Sep 18, 2004

Wild, wild west

The west is still wild in Venezuela. Luz Maria was robbed at gunpoint while traveling back to Barinas to deal with some personal business.

She assured me when she left that she would be okay traveling by herself because she has in the past traveled alone across the country many times. However, this time somewhere on the highway between Caracas and Barinas robbers stopped the bus and took everyone's valuables. They struck some people with the stocks of their guns, but not Luz Maria. She also did not lose all of her possessions because she hid her shoulderbag under the seat and the robbers did not find it. They took her watch and 10,000 bolivares (about $5) that she was carrying in her pocket.

She was so shaken by the experience that when she arrived in Barinas, a doctor prescribed some sedatives to help calm her down.

The issue that I have to face now is that she probably would have been in more danger if I had been with her. As a North American I am more of a target for thieves because the general perception is that North Americans have a lot more money and other valuables than Venezuelans. This attitude, of course, has much justification. In fact I have been carrying a laptop computer and digital camera with me everywhere I go and, aside from the issue of personal safety, I could not easily afford to replace this equipment.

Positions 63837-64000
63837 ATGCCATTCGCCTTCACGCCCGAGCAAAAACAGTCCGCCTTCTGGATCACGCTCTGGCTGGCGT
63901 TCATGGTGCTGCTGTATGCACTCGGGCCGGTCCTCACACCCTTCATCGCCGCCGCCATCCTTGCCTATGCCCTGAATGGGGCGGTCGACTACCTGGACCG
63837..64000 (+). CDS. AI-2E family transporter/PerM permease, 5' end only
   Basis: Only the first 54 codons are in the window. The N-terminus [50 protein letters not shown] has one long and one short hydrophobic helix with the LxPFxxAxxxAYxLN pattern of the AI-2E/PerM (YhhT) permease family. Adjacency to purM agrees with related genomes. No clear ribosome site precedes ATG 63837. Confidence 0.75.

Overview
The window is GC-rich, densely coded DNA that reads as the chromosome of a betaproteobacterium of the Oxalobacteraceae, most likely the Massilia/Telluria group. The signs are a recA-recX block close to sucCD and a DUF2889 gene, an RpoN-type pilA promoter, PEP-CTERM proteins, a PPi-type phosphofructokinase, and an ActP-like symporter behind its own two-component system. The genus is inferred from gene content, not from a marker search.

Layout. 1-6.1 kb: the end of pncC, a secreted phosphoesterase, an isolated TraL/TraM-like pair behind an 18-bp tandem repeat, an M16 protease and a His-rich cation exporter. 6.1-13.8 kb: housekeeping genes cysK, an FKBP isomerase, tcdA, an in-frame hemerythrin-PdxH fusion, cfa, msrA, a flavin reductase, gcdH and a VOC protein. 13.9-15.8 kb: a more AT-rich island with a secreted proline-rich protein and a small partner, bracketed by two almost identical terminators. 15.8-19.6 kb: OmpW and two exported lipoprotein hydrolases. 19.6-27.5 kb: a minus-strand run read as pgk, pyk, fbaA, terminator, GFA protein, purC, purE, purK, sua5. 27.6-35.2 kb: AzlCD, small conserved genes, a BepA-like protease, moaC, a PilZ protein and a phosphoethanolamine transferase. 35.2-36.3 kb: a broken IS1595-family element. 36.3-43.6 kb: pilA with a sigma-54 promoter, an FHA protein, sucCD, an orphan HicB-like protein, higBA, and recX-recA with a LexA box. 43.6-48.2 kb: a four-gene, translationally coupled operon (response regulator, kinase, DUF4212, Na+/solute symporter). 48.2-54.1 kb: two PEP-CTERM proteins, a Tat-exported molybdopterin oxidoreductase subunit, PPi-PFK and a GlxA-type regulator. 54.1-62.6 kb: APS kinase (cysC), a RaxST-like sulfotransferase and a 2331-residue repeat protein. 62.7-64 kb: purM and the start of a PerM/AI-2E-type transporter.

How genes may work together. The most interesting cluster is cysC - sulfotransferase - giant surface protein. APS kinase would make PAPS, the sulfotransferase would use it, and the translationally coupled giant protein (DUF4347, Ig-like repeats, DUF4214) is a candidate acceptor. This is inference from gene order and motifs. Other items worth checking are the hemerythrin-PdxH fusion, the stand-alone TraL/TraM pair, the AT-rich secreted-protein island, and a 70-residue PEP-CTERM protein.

Luz Maria has asked me to travel by airplane rather than by bus the next time I go to Barinas. This would be one solution to the security problem although it is, of course, much more costly to travel by air and you don't get to see as much of the country. I now have to decide whether the advantages of traveling by bus are worth the risks, especially going west from Caracas.

It seems there is more danger in western Venezuela than here in the east, although I couldn't tell you exactly why. One theory is because of longstanding conflicts between Venezuela and Colombia, lawlessness increases the closer you get to the western border.

Last week, before this incident, we took a pleasant trip together on the bus to San Antonio de Maturin, a lovely town up in the mountains north of Maturin, with houses and streets in the Spanish colonial style. The members of la Iglesia Luterana El Redentor (Redeemer Lutheran Church) in San Antonio had heard of the success of the vacation Bible schools in Quebrada Seca and Rio Chiquito, and decided they wanted organize their own vacation Bible school. So Luz Maria took some of the educational materials left by the volunteers from Minnesota who helped with VBS last month and gave them to one of the women in San Antonio.

On September 3, Miguelangel PĂ©rez, a deacon from Cristo es Amor Lutheran Church in Barquisimeto traveled with Luz Maria and I to Quebrada Seca. He enjoyed himself a great deal, both from sharing the Gospel with the people there and being able to talk with us about a lot of things on his mind.

The church in Barquisimeto is a focal point for the current leadership crisis in the Lutheran Church of Venezuela. Miguelangel confirmed what I had already heard: Sunday morning attendance at Cristo es Amor has slid from about 80 people per week to about 15. He also told the rural missions in Carora and El Onzo that I visited in April 2003 have been closed because the Barquisimeto church is no longer able to support them. The reason for all of this is the current pastor has taken sosme controversial positions and actions that many people in the church do not agree with.

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